I don't use ridge regression all that much, so I'll focus on (A) and (C):

(A) While the Lasso is traditionally motivated by the p > n scenario, it is mathematically well-defined when n > p, i.e. the solution exists and is unique assuming your design matrix is sufficiently well-behaved. All the same formulas and error bounds continue to hold when n > p. All the algorithms (at least that I know of) that produce Lasso estimates should also work when n > p.

Most of the time if n > p (especially if p is small) you probably want to think carefully about whether or not the Lasso is your best option. As usual, it is problem dependent. That being said, in some situations the Lasso may be appropriate when n > p: For example, if you have 10,000 predictors and 15,000 observations, it's likely that you will still want some kind of regularization to trim down the number of predictors and kill some of the noise. The Lasso may be helpful here.

(B) Ridge regression can be used in the p > n situation to alleviate singularity issues in the design matrix. This may be useful if sparsity / feature selection is not important. Moreover, ridge regression has a very nice closed form solution that is easily interpreted, and this can be helpful in practice. In essence, you add a positive term to the main diagonal, which improves the regularity of the sample covariance (specifically, it removes vanishing eigenvalues as long as enough regularization is applied).

(I'll leave it the experts to address this one more thoughtfully.)

(C) Soft thresholding and the Lasso are closely related, but not identical. One interpretation of soft thresholding is as the special case of Lasso regression when the predictors are orthogonal, which is of course a restrictive assumption.

Another interpretation of soft thresholding is as the one-at-a-time update in coordinate descent algorithms for the Lasso. I recommend the paper "Pathwise Coordinate Optimization" by Friedman et al for an introduction to these concepts. For a slightly more recent and more general treatment, there is the excellent paper "SparseNet: Coordinate Descent With Nonconvex Penalties" by Mazumder et al.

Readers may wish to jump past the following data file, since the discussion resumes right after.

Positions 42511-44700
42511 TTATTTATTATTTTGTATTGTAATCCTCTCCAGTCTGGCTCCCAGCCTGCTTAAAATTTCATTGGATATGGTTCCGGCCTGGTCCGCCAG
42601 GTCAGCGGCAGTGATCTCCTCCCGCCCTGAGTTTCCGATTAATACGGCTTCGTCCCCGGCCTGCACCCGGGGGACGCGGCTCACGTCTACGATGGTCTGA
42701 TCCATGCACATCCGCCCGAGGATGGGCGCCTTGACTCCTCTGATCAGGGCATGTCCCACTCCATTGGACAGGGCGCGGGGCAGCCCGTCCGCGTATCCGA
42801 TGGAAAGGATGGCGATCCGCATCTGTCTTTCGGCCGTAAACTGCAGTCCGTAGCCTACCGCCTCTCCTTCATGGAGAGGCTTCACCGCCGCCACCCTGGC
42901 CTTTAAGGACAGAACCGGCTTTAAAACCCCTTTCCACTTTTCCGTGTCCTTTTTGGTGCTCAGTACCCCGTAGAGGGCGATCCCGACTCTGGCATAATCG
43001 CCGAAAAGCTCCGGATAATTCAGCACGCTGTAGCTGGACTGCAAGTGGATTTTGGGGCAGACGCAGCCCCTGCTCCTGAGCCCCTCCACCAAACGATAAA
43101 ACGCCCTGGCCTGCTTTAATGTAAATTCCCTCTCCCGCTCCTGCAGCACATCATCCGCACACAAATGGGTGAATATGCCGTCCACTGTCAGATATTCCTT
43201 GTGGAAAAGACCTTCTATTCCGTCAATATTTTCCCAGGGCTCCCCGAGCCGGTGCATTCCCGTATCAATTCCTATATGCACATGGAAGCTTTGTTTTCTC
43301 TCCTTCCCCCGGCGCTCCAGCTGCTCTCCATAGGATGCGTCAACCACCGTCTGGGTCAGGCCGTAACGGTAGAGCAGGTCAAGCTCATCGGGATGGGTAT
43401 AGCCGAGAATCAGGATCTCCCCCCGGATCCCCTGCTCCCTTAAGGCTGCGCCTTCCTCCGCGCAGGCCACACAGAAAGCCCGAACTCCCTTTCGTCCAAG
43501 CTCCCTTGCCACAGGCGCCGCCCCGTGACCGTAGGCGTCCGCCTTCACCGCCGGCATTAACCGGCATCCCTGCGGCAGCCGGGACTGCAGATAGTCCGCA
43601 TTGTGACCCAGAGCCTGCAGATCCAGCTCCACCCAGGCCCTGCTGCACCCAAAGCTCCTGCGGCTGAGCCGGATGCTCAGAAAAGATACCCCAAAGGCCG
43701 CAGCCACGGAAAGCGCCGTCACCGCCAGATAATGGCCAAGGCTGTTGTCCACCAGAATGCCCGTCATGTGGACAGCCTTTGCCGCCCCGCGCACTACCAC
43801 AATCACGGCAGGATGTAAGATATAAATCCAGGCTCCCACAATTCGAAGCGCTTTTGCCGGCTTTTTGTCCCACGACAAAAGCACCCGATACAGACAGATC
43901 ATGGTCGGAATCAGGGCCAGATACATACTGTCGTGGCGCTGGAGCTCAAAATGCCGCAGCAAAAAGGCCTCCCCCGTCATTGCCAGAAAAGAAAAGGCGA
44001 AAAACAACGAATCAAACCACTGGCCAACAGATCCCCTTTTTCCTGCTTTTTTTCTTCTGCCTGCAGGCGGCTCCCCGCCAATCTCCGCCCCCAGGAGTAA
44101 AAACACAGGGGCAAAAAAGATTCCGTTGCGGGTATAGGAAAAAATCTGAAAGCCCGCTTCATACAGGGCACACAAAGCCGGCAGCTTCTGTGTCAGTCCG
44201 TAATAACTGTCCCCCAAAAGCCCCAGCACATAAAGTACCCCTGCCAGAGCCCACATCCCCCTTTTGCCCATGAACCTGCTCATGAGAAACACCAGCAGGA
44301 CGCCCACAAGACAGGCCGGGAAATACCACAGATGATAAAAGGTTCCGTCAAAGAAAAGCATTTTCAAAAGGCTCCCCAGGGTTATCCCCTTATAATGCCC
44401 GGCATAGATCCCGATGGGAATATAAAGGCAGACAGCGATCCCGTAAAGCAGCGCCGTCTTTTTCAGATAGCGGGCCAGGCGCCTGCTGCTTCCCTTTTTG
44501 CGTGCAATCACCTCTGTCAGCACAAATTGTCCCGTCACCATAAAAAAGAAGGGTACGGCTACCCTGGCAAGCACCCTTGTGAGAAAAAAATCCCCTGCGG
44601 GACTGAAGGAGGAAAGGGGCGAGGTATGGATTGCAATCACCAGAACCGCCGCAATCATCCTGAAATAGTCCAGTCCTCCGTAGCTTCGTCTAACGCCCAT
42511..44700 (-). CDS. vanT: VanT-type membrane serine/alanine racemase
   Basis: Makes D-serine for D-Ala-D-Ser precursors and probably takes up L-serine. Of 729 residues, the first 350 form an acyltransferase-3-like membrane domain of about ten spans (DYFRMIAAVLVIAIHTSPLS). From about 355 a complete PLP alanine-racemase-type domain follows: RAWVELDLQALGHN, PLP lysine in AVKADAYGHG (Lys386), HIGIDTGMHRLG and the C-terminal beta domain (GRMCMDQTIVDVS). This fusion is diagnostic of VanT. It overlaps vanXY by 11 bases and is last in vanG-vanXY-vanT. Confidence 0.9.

Honestly, I do not think taking a log will always be a good idea even it can give you positive responses because it will stress more on small violations than higher violations --- small violations will have relatively higher weights in the loss in log scale than in normal scales. If this is not what you want, you probably should not use it.

And I think a simple idea is to just use the normal model and training. When it gives negative responses, set them to 0. Tune the hyperparameter based on this. I think this can give you a reasonable model.

## Best Answer

The rather anti-climatic answer to "

Does anyone know why this is?" is that simply nobody cares enough to implement a non-negative ridge regression routine. One of the main reasons is that people have already started implementingnon-negative elastic netroutines (for example here and here). Elastic net includes ridge regression as a special case (one essentially set the LASSO part to have a zero weighting). These works are relatively new so they have not yet been incorporated in scikit-learn or a similar general use package. You might want to inquire the authors of these papers for code.EDIT:As @amoeba and I discussed on the comments the actual implementation of this is relative simple. Say one has the following regression problem to:

$y = 2 x_1 - x_2 + \epsilon, \qquad \epsilon \sim N(0,0.2^2)$

where $x_1$ and $x_2$ are both standard normals such as: $x_p \sim N(0,1)$. Notice I use standardised predictor variables so I do not have to normalise afterwards. For simplicity I do not include an intercept either. We can immediately solve this regression problem using standard linear regression. So in R it should be something like this:

Notice the last line. Almost all linear regression routine use the QR decomposition to estimate $\beta$. We would like to use the same for our ridge regression problem. At this point read this post by @whuber; we will be implementing

exactlythis procedure. In short, we will be augmenting our original design matrix $X$ with a $\sqrt{\lambda}I_p$ diagonal matrix and our response vector $y$ with $p$ zeros. In that way we will be able to re-express the original ridge regression problem $(X^TX + \lambda I)^{-1} X^Ty$ as $(\bar{X}^T\bar{X})^{-1} \bar{X}^T\bar{y}$ where the $\bar{}$ symbolises the augmented version. Check slides 18-19 from these notes too for completeness, I found them quite straightforward. So in R we would some like the following:and it works. OK, so we got the ridge regression part. We could solve in another way though, we could formulate it as an optimisation problem where the residual sum of squares is the cost function and then optimise against it, ie. $ \displaystyle \min_{\beta} || \bar{y} - \bar{X}\beta||_2^2$. Sure enough we can do that:

which as expected again works. So now we just want : $ \displaystyle \min_{\beta} || \bar{y} - \bar{X}\beta||_2^2$ where $\beta \geq 0$. Which is simply the same optimisation problem but constrained so that the solution are non-negative.

which shows that the original non-negative ridge regression task can be solved by reformulating as a simple constrained optimisation problem. Some caveats:

nonnormalisation of the intercept.`optim`

's L-BFGS-B argument. It is the most vanilla R solver that accepts bounds. I am sure that you will find dozens of better solvers.Code for point 5: